Immune-boosting animal feed additive could offer performance-enhancing benefits in beef cattle
It’s not yet clear how it works, but an animal feed additive that purports to offer immune-boosting qualities may in fact improve calf growth in beef cattle.
A two-year study from the University of Arkansas, Oklahoma State University and Iowa State University yielded what one author described as “surprising” results for beef cattle fed a Phibro Animal Health supplement called OmniGen-AF. Although the supplement did not increase immunity to bovine respiratory disease, calves that received the additive grew faster than those that did not.
Prior research had shown similar performance-enhancing effects in dairy cows, according to Paul Beck, a beef cattle extension specialist at Oklahoma State University and one of the authors on the paper. A 2005 study found that the same product, OmniGen, increased milk production and persistence when fed to Holstein cows raised in warm climates. While enhancements in dairy performance are typically easier to measure, Beck said, the results of those previous studies triggered an interest in testing the product in beef cattle.
Although the calves that received the supplement initially showed no difference from those that did not, in the late summer, calves fed OmniGen gained an average 6.8 kg more from July to weaning, according to the researchers’ report, published this month in the Journal of Animal Science. Cows that received the supplement during the trial also had lower core body temperatures, suggesting the additive may improve the animal’s ability to cope with heat stress, resulting in greater calf growth and improved animal welfare.
“I’m not sure that we know why we’re seeing the pretty significant improvements as far as heat tolerance,” Beck said, “but we’re pretty sure the increase in production we saw was tied to a benefit in lower core body temperature.”
Other additives — yeast products for example — have shown similar performance-enhancing results in other trials, Beck said. But although the OmniGen formula includes brewers dehydrated yeast alongside a blend of other minerals and vitamins, that doesn’t appear to be the active ingredient in this case. Yeast, according to the report, has not shown the same modulating effect on body temperature in other trials.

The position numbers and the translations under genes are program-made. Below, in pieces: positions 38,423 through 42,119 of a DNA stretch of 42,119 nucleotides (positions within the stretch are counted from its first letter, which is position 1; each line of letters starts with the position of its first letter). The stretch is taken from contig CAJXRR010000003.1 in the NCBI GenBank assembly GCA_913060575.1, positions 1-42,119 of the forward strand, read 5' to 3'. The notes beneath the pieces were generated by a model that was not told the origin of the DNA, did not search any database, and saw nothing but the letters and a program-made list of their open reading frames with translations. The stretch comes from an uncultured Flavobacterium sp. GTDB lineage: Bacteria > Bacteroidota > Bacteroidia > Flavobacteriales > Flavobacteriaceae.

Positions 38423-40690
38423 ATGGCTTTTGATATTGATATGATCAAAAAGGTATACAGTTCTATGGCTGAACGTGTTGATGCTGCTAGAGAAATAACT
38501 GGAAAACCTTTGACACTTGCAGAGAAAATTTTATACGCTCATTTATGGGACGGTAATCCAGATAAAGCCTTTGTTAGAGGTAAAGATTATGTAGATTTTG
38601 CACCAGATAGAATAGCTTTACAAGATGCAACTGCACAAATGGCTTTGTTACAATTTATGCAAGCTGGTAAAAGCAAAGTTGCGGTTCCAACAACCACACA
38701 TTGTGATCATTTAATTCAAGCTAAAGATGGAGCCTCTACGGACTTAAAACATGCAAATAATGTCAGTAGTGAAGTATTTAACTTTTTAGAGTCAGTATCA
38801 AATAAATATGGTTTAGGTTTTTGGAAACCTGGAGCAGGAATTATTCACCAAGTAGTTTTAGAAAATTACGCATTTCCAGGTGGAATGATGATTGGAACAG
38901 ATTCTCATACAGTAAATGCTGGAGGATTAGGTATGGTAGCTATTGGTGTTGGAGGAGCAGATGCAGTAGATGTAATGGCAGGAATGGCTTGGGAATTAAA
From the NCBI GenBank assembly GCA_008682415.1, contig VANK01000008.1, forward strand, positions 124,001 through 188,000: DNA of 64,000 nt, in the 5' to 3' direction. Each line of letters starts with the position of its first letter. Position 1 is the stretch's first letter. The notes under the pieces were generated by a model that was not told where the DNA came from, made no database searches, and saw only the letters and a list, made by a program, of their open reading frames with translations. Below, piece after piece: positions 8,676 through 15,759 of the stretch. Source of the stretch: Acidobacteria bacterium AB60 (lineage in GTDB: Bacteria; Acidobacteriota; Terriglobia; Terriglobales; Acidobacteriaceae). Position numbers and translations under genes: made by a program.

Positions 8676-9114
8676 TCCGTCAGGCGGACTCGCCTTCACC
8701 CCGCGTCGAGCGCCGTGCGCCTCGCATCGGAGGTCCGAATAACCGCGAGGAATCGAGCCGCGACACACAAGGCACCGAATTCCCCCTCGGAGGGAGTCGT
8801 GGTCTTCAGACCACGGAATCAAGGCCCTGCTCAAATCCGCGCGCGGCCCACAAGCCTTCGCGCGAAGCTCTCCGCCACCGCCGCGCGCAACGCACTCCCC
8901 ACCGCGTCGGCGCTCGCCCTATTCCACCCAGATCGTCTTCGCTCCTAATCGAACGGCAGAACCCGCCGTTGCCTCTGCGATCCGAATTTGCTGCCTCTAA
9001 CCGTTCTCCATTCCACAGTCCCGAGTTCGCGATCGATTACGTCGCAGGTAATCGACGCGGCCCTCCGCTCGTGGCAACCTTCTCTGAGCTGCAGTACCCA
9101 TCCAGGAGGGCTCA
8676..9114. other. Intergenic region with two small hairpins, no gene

More research will be necessary to determine the exact mechanism by which the supplement works, Beck said.
However, he said the trial suggests there might be something to the myriad emerging additives that claim immune and performance-enhancing benefits, even if researchers can’t explain the basic science behind them just yet.
“All the time, we come up with products or compounds that look really good in the lab, and we can identify possible modes of action, but when we put them in to the field, they’re not effective,” Beck said. Meanwhile, “we’re looking at things all the time that are not supported by research, but at the same time we have all this anecdotal evidence that they’re wonderful products.
“If we can look at these production-scale studies and then tie them back to the more basic research and look at the mechanisms, that goes a long way to identify what really works, and separating those things that are just hype and may not work.”
Another positive development, Beck said, is that feed buyers are growing more discerning, encouraging additive manufacturers like OmniGen maker Phibro Animal Health — which funded in part the research into its product — to sponsor scientific research and data collection, internally and at the university level. Any animal feed additive should have data to back up its claims, Beck said, and producers increasingly expect to see it.
“The times of companies relying solely on side-by-side demonstrations — I think those days are getting behind us,” Beck said. “People do listen to other producers, but I think they also like to see the data and know the economics.”